U.S. states worried about a negative impact on their finances from escalating trade disputes instigated by President Donald Trump are beginning to caution bond investors.
Washington and Illinois, two of last year's top five export states by dollar value, for the first time warned about potential trade-related consequences in documents for recent bond sales.
Issuers in the $3.8 trillion U.S. municipal bond market have previously disclosed possible financial risks due to other Trump administration policies.
Last year, the president's move to repeal the U.S. Affordable Care Act and monetarily punish so-called sanctuary cities for their protection of undocumented immigrants popped up in bond documents from New York City, Oregon and others.
Now an expanding tariff war with China and Trump's threat to withdraw from the 24-year-old North American Free Trade Agreement between the United States, Mexico and Canada are leading some of the biggest states for exports to issue new alerts to investors.
Washington state cited "international trade policy uncertainty" in a disclosure document for its $502 million general obligation bond sale this week.
"The federal administration and Congressional leaders have attempted, proposed or made major changes to the trade policy, in addition to other actions, which could potentially have detrimental effects on the state’s budget," the bond issue's preliminary official statement (POS) said.
The document also noted that Washington is one of the "most trade-intensive" states with $90.4 billion in exports in 2016, largely going to Canada, China and Japan.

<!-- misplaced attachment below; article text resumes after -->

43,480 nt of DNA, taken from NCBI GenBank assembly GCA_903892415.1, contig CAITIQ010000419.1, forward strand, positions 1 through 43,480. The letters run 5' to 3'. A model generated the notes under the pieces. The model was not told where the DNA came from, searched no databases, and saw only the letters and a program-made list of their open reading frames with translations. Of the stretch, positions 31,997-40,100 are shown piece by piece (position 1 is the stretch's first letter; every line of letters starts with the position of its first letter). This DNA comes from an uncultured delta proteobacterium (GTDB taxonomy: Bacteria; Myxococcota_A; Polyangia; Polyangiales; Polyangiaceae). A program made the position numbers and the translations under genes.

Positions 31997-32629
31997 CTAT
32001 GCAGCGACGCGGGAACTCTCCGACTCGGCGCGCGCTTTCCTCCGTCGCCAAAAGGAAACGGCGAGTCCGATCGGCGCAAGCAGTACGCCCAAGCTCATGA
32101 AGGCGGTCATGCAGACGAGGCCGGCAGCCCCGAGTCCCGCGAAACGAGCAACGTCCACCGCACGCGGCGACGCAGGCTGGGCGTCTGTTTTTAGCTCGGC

"At this point in time, we don't have a lot of concrete information, but we thought it was appropriate to acknowledge it's a concern," Jason Richter, the state's deputy treasurer, said in an interview.
Ahead of a $966 million GO refunding bond sale last week, Illinois also cited for the first time escalating trade wars that could negatively impact the state's agricultural and manufacturing industries and possibly the state's already shaky financial condition.
"Higher tariffs on imports will likely lead to retaliation by trading partners, which could reduce exports," the POS for Illinois' deal said.
While California had previously listed U.S. trade policy changes as being potentially detrimental to its budget, the POS for the state's Sept. 6 sale of $989 million of GO bonds cited changes to international trade relations due to federal policies as a potential recession trigger.
Texas, the top state for exports in 2017 according to the Census Bureau, is monitoring trade discussions and "should the outcomes have a material impact on our state economy, we’d provide appropriate disclosure," Kevin Lyons, spokesman for the state's Comptroller of Public Accounts, said in an email.
The disclosures follow increased vigilance by credit rating agencies.
Iowa, Kansas, Nebraska and North Dakota were cited by Moody's Investors Service earlier this month as the states most vulnerable to the nation's trade dispute with China due to their high dependence on agriculture. However, none of those states are big bond issuers.
S&P Global Ratings last month singled out West Coast states like Washington as at risk due to a big export-related labor force and noted that Texas and Louisiana "are particularly exposed as their economic industries are strongly intertwined with global supply chains and ancillary services which support local economies."
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